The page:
Dealing with debt is difficult enough without feeling like you’re completely alone in the process with nowhere to turn. This leads many Americans to struggle on their own with trying to deal with their debts.
In fact, a 2019 survey found that almost half of borrowers in America (47 percent) feel uncomfortable talking about their credit card debt with anyone. Furthermore, three out of 10 respondents even felt uncomfortable talking about debt with their close family members. This just goes to show how common it is for people to feel like they must keep their debts to themselves and figure out a solution on their own.
Reaching out for help with debts, though intimidating at first, can help connect you with important information and resources you can use to make informed decisions about tackling your debts. Maybe you’re not ready to talk about debt openly with your family and friends yet, but there are still some debt solutions worth exploring that involve working through them with professionals.
Here’s more on some ways to connect with debt relief help.
Setting up an appointment with a credit counselor at a not-for-profit agency is a great first step because this initial consultation should be free — making it low risk, high reward.
What happens during a credit counseling session? Well, these appointments can take place over the phone, over remote video or in person depending on your preferences. According to the National Foundation for Credit Counseling (NFCC), you will start by sharing your financial information with the counselor. The two of you will go over your budget, debts and goals in detail. You should leave the meeting with a realistic plan to work down your debts that has been personalized to your circumstances.
After your credit counseling session your counselor may suggest a debt management plan (DMP) as a potential next step, which would mean working further with that counselor and the agency to repay your debts over the course of three to five years.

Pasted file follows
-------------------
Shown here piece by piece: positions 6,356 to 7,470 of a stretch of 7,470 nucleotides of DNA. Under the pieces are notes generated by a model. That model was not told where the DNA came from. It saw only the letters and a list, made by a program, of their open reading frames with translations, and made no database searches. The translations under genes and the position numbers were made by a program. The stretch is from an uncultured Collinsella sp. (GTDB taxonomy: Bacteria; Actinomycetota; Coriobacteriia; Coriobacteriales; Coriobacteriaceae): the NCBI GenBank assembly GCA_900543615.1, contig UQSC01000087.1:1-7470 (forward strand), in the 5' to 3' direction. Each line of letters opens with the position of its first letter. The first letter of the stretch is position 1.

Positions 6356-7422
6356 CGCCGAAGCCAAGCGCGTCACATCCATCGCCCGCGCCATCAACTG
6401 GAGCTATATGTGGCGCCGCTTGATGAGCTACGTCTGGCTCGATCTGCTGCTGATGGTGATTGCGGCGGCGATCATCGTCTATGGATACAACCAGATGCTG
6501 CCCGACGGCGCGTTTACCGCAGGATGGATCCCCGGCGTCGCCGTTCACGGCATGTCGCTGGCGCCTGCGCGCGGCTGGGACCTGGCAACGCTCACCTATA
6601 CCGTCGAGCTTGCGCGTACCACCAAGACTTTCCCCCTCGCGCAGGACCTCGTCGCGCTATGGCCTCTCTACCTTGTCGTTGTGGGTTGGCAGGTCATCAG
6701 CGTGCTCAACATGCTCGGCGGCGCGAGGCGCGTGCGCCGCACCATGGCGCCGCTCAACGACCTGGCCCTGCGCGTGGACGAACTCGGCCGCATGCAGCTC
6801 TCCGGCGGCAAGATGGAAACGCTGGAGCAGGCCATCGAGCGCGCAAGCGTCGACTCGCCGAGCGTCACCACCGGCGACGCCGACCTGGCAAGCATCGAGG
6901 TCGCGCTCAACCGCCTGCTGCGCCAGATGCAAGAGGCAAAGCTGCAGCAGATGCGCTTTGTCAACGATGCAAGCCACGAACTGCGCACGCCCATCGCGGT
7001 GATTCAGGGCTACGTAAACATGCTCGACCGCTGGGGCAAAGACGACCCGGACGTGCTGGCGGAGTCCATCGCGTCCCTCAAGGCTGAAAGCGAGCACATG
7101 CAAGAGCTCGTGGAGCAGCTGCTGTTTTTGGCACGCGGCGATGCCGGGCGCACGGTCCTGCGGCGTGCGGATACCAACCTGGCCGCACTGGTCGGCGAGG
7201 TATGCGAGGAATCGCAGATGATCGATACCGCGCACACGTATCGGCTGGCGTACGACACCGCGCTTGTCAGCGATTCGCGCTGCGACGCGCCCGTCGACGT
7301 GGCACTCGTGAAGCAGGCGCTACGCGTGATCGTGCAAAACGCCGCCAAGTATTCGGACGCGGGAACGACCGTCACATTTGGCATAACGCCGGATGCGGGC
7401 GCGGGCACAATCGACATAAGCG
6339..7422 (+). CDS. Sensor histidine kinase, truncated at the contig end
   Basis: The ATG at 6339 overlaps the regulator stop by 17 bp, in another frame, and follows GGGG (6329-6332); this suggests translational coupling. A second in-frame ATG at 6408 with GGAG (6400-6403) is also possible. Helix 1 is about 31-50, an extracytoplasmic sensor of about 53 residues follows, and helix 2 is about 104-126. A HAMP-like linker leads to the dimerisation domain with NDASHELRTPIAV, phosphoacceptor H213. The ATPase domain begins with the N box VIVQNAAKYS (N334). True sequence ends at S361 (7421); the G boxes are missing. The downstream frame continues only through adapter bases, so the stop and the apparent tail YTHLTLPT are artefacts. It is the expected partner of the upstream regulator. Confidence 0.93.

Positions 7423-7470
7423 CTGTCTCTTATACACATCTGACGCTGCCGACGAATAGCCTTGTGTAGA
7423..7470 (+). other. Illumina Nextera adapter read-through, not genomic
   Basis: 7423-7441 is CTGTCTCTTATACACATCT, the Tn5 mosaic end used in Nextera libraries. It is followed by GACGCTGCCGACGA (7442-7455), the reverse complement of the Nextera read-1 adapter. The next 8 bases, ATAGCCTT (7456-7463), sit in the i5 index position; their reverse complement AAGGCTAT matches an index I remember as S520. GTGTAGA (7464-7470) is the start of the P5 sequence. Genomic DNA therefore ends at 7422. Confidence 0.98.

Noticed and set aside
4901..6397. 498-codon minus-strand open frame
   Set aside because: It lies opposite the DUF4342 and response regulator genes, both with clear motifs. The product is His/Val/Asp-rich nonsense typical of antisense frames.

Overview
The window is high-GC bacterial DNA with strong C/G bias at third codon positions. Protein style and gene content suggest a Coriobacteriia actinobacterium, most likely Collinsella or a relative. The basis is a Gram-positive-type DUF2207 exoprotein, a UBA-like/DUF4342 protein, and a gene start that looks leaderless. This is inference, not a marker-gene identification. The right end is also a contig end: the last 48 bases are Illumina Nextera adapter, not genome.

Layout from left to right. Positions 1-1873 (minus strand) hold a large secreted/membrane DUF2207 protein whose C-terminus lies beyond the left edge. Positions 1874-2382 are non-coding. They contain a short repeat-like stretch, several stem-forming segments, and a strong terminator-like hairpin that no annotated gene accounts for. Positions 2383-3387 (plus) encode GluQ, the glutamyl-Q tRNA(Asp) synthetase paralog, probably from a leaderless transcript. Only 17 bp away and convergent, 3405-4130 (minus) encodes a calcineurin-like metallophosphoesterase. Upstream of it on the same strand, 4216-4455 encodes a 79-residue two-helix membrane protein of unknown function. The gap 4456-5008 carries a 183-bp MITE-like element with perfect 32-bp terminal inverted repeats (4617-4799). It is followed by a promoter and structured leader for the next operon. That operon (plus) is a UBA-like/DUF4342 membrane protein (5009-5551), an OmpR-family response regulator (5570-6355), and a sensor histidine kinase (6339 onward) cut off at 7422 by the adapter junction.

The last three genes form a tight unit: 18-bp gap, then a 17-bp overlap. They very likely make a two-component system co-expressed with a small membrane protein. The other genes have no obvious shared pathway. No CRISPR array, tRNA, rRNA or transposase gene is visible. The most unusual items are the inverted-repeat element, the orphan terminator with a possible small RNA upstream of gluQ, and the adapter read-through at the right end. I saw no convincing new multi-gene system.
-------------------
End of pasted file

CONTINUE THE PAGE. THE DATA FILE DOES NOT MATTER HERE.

Instead of paying creditors directly, though, you’d start making one lump monthly payment to the agency and allow it to distribute those funds to creditors. A potential advantage of participating in a DMP is that creditors may lower your interest rates or cancel your fees as long as you adhere to the rules of the program for as long as it takes to pay off those debts.
Be aware that taking part in a DMP is a multi-year commitment and will also require fees — potentially in the form of start-up fees and monthly fees, although agencies structure their costs differently. Be sure to read the terms and conditions before signing up so you know exactly what you’re agreeing upon.
Debt settlement, also known as debt relief, is a collaborative solution meant for borrowers who have experienced at least one financial hardship that has caused them to fall behind on their payments.
Throughout debt settlement, it is your responsibility to make monthly deposits to save up a percentage of each of your balances, which the program’s negotiators will then use to try to strike a deal with your creditors. When successful, settlement can shave off a significant percentage of a balance, making it easier to pay. For each balance settled, you will pay a fee to the company for their part.
The first step before enrolling in debt relief services is undergoing a free consultation to make sure you are a good fit and that you understand how the program works. This is the time to ask questions so you’re not blindsided later.
Debt relief help is out there, but it requires being willing to take that first step of talking about your debt, asking questions and educating yourself on the options available.
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